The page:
On Keaweikekahialiiokamoku and his kaai, 1869.

[Found under: “KA MOOLELO HAWAII. NA S. M. KAMAKAU. HELU 4.]

O Keaweikekahialiiokamoku ke alii. O Manawainapoo ka aha, o Kahuluiaikukaholo ka aha maloko, o Kaolemaiheeluukia, o Luukia ka aha lanalana o ke kapu mawaho, paa ai o Keaweikekahialiiokamoku a ku i kaai.

[In this installment of his series, Kamakau includes descriptions of how the bones of alii were placed in kaai, or woven baskets, after their passing. Included are the names for the different parts of Keaweikekahialii’s kaai. The other alii described are: Haholani a Huamakua; Palenanui a Haholani; Hana a Palena; Laaualii; Pilihiapo a Laaualii; Koahiapo a Pili; Loe hiapo a Koa; Kukahoulani; Kaniuhi; Kanipahu; Kalapana hiapo a Kanipahu; Kahaimoeleaikaaikapukupou; Kalaunuiohua; Kuaiwa a Kalau; Kahoukapu a Kuaiwa; Kauhola a Kahoukapu; Kihanuilulumoku; Liloa a Kiha; Umi a Liloa; Keliiokaloa and Kukailani; Makakaualii; Iwikauikaua; Lono o Keakealani; Kalaninuiiamamao and Kalaninuieeaumoku; Keoua and Kalaniopuu; and Kalaniahienaena.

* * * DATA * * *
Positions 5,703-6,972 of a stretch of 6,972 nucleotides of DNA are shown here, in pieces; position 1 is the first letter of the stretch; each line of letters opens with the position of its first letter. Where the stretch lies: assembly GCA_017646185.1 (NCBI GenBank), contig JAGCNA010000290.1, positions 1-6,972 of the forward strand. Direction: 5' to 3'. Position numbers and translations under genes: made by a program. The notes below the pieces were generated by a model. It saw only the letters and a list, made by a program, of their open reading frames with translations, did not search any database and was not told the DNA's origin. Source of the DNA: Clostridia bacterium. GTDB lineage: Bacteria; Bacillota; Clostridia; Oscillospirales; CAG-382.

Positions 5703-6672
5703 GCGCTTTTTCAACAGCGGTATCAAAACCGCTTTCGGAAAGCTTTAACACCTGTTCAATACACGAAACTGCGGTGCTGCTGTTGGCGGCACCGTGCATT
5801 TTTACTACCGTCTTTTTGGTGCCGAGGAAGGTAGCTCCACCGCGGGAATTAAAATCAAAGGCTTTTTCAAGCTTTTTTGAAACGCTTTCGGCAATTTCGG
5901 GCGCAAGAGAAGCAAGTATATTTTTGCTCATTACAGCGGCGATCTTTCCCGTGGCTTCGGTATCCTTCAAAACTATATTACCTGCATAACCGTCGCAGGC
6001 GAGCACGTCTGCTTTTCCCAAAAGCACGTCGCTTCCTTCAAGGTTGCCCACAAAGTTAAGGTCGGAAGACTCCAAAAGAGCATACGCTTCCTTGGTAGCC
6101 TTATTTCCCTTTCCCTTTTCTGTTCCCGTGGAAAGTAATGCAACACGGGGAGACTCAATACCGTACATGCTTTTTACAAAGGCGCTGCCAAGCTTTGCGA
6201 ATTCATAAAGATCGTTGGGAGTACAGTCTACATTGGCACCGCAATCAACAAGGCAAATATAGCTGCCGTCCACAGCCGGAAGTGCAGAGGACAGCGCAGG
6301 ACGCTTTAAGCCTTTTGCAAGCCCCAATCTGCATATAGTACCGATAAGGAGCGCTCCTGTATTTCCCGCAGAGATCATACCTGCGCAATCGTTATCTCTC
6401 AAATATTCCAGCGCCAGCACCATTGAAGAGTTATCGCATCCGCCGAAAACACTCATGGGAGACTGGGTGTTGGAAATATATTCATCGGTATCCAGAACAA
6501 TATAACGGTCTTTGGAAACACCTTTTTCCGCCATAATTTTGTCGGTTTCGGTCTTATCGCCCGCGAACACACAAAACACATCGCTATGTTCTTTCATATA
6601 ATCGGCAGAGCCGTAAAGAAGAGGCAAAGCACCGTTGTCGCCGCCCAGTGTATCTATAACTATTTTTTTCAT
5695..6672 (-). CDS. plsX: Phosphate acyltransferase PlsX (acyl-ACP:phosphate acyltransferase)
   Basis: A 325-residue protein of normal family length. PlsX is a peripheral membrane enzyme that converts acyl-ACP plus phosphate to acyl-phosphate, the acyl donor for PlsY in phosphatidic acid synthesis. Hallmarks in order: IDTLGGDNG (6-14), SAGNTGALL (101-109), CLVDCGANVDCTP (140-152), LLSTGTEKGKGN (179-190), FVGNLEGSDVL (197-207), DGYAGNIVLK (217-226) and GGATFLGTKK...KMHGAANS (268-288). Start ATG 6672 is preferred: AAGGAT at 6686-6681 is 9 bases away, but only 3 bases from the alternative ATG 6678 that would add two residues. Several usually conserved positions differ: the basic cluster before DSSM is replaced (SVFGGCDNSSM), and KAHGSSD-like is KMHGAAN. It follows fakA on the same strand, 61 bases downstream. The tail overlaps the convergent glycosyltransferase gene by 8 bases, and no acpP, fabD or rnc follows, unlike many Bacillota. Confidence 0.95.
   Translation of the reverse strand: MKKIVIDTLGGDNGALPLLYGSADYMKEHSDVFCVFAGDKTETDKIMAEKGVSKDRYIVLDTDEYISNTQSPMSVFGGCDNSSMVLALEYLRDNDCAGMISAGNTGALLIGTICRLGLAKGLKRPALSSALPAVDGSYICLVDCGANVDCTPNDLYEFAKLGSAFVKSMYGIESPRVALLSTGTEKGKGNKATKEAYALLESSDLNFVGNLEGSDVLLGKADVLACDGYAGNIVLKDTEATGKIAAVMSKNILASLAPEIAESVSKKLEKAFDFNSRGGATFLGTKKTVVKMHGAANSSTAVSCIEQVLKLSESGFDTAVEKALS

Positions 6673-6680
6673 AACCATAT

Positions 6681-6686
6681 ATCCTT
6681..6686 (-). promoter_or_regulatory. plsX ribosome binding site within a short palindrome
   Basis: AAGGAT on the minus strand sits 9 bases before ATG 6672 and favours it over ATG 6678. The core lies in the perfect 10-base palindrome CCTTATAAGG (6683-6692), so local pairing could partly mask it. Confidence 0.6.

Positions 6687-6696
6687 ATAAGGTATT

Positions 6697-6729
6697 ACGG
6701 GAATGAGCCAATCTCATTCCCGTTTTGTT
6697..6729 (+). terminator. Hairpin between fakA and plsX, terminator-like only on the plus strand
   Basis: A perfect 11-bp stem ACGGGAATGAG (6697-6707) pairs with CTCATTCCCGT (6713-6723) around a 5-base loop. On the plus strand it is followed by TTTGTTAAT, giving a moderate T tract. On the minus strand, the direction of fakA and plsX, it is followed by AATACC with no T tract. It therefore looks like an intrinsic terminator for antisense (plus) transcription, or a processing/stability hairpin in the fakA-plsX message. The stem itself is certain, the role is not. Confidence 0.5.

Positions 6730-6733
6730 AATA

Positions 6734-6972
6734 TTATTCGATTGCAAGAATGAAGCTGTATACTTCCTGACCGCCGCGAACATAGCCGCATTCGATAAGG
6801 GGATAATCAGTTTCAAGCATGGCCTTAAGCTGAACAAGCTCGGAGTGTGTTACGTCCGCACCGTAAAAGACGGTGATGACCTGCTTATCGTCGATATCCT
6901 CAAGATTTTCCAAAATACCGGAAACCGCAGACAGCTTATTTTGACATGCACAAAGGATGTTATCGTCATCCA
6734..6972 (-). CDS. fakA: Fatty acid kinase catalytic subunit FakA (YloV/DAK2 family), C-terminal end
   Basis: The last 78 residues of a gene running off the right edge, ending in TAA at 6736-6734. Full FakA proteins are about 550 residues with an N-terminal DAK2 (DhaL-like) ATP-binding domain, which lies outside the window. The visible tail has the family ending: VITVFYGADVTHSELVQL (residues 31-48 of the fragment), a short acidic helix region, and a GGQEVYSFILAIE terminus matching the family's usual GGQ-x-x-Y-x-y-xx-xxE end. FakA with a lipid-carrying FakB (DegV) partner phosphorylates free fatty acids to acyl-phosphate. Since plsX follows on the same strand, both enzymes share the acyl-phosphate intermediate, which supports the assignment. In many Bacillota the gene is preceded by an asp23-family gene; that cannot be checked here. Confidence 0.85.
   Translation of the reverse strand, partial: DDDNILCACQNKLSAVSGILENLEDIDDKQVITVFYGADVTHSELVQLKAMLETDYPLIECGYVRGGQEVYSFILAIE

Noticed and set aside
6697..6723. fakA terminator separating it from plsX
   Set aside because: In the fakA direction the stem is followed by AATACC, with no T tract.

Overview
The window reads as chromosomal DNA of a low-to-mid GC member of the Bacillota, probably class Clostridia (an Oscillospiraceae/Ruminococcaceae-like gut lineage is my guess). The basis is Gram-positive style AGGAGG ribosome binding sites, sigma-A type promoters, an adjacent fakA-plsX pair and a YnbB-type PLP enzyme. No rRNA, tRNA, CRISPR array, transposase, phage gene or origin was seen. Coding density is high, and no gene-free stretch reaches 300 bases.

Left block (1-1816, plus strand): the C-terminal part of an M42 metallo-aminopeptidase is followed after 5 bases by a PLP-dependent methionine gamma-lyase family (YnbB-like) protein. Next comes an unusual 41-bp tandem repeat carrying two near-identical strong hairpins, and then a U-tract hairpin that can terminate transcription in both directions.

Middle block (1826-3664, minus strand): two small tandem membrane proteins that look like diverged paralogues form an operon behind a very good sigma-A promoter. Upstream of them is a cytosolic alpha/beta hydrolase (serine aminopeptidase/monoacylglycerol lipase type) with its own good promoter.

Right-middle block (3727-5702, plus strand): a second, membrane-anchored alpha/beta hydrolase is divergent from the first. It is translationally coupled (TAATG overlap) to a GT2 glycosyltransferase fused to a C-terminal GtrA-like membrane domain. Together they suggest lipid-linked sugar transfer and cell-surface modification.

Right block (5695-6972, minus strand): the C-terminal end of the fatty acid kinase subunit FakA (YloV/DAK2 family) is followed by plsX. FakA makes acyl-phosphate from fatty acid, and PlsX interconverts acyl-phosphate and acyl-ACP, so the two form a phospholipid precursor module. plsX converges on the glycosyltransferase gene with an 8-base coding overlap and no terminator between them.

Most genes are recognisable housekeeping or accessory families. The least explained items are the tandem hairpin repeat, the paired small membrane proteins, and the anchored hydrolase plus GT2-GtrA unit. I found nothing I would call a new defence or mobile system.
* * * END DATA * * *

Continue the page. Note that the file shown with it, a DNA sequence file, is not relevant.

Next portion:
See another account of the chief Keawe’s kaai in this week’s “Welo Hou” post! Check it out by clicking here.]

(Kuokoa, 11/4/1869, p. 1)

Kuokoa_11_4_1869_1

Ka Nupepa Kuokoa, Buke V, Helu 29, Aoao 1. Novemaba 4, 1869.

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